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From "Alex Glikson" <GLIK...@il.ibm.com>
Subject Re: Improving support for UI driven use cases
Date Sat, 01 Jul 2017 21:07:45 GMT
> a burst of users will quickly exhaust the system, which is only fine for 
event handling cases, and not fine at all for UI use cases.

Can you explain why is it fine for event handling cases?
I would assume that the key criteria would be, for example, around 
throughput and/or latency (and their tradeoff with capacity), and not 
necessarily the nature of the application per se.

Regards,
Alex



From:   Tyson Norris <tnorris@adobe.com.INVALID>
To:     "dev@openwhisk.apache.org" <dev@openwhisk.apache.org>
Date:   01/07/2017 10:18 PM
Subject:        Re: Improving support for UI driven use cases



Sure - what I mean is that once N containers are launched, and servicing N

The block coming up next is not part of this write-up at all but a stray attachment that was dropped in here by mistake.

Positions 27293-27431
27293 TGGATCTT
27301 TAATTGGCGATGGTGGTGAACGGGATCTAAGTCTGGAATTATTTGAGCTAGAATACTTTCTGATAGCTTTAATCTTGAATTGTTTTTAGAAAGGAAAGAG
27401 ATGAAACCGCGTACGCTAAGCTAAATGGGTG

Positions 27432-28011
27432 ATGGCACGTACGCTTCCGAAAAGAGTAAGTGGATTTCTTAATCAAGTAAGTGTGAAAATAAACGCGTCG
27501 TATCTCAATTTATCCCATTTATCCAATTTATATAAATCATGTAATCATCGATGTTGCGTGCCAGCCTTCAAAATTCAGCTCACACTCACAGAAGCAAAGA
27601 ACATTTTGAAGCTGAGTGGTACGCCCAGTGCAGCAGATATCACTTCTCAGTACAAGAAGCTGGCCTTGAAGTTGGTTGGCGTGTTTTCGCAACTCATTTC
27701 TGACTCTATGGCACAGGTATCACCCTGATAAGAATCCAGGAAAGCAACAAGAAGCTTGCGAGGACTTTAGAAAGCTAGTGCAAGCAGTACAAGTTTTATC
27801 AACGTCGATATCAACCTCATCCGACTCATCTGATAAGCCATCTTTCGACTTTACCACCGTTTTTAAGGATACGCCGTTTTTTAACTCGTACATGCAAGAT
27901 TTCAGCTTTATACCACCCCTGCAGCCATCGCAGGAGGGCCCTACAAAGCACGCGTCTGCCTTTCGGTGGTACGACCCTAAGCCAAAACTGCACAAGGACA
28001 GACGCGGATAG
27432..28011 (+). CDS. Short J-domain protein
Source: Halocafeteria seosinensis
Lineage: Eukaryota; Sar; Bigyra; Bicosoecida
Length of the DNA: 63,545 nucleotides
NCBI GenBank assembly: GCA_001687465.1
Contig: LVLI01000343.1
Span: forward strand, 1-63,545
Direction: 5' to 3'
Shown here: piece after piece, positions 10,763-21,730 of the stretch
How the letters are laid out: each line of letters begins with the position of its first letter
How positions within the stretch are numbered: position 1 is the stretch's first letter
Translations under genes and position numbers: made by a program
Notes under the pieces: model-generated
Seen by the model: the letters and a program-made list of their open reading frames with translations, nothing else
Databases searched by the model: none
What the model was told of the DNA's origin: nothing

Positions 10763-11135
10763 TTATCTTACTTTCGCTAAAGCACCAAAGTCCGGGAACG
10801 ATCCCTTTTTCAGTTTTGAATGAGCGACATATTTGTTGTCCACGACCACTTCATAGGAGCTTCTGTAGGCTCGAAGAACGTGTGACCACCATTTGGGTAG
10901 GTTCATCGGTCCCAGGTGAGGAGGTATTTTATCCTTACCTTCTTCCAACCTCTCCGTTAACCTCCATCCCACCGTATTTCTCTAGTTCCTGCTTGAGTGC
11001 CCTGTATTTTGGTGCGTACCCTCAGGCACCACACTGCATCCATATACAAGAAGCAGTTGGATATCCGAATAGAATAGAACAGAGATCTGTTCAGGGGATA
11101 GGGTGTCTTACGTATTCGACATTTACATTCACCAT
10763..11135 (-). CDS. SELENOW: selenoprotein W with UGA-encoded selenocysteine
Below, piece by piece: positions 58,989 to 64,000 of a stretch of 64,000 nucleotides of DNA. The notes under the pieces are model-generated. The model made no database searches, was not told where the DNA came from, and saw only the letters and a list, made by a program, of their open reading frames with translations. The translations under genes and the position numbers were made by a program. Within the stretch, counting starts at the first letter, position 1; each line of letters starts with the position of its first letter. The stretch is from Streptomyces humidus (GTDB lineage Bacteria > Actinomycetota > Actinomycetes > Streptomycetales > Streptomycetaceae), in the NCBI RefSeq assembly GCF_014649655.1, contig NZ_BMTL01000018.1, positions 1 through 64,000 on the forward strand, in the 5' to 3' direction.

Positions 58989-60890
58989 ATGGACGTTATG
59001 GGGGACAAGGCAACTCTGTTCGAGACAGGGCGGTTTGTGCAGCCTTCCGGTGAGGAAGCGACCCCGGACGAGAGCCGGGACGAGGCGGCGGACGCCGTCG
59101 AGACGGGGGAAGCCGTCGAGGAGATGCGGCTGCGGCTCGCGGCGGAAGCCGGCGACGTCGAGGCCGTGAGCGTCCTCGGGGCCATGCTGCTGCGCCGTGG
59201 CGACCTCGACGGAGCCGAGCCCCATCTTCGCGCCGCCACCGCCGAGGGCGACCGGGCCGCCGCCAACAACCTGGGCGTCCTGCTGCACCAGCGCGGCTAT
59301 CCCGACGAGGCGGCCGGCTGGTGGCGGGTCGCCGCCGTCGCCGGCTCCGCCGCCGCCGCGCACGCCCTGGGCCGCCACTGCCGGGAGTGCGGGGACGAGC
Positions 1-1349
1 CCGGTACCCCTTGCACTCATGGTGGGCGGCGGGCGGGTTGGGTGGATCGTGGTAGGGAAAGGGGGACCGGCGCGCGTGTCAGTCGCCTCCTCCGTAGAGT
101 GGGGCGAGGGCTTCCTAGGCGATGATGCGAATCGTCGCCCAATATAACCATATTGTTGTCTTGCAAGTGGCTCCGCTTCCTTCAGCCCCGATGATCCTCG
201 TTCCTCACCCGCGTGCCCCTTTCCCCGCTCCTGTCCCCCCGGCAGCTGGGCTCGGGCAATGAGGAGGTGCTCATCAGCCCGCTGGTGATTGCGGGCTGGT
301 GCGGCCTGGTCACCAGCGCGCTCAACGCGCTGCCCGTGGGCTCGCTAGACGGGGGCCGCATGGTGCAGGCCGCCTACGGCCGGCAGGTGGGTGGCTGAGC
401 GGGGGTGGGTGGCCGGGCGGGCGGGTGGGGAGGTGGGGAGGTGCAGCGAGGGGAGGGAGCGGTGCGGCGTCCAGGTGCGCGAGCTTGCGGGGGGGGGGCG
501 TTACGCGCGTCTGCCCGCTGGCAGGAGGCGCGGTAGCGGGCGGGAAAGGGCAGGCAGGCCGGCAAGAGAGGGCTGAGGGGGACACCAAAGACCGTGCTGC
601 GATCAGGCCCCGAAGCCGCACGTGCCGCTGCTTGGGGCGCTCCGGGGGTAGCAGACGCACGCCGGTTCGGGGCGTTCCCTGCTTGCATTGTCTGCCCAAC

activations, the N+1th activation is queued and processed sequential to 
some particular one of the previous activations. And N is directly related 
to concurrent users (and actions), so a burst of users will quickly 
exhaust the system, which is only fine for event handling cases, and not 
fine at all for UI use cases. 

So ?sequential? is not quite accurate, but once concurrent activations max 
out the container pool, it behaves as a queue compared to a system that 
concurrently processed activations in a single container - which will have 
its own point of exhaustion admittedly, but I think it is quite common, 
for example to run nodejs applications that happily serve hundreds or 
thousands of concurrent users, so we are taking about adding orders of 
magnitude to the number of concurrent users that can be handled using the 
same pool of resources. 

Thanks
Tyson




> On Jul 1, 2017, at 11:41 AM, Rodric Rabbah <rodric@gmail.com> wrote:
> 
>> the concurrency issue is currently entangled with the controller
> discussion, because sequential processing is enforced
> 
> how so? if you invoke N actions they don't run sequentially - each is 
its
> own activation, unless you actually invokes a sequence. Can you clarify
> this point?
> 
> -r






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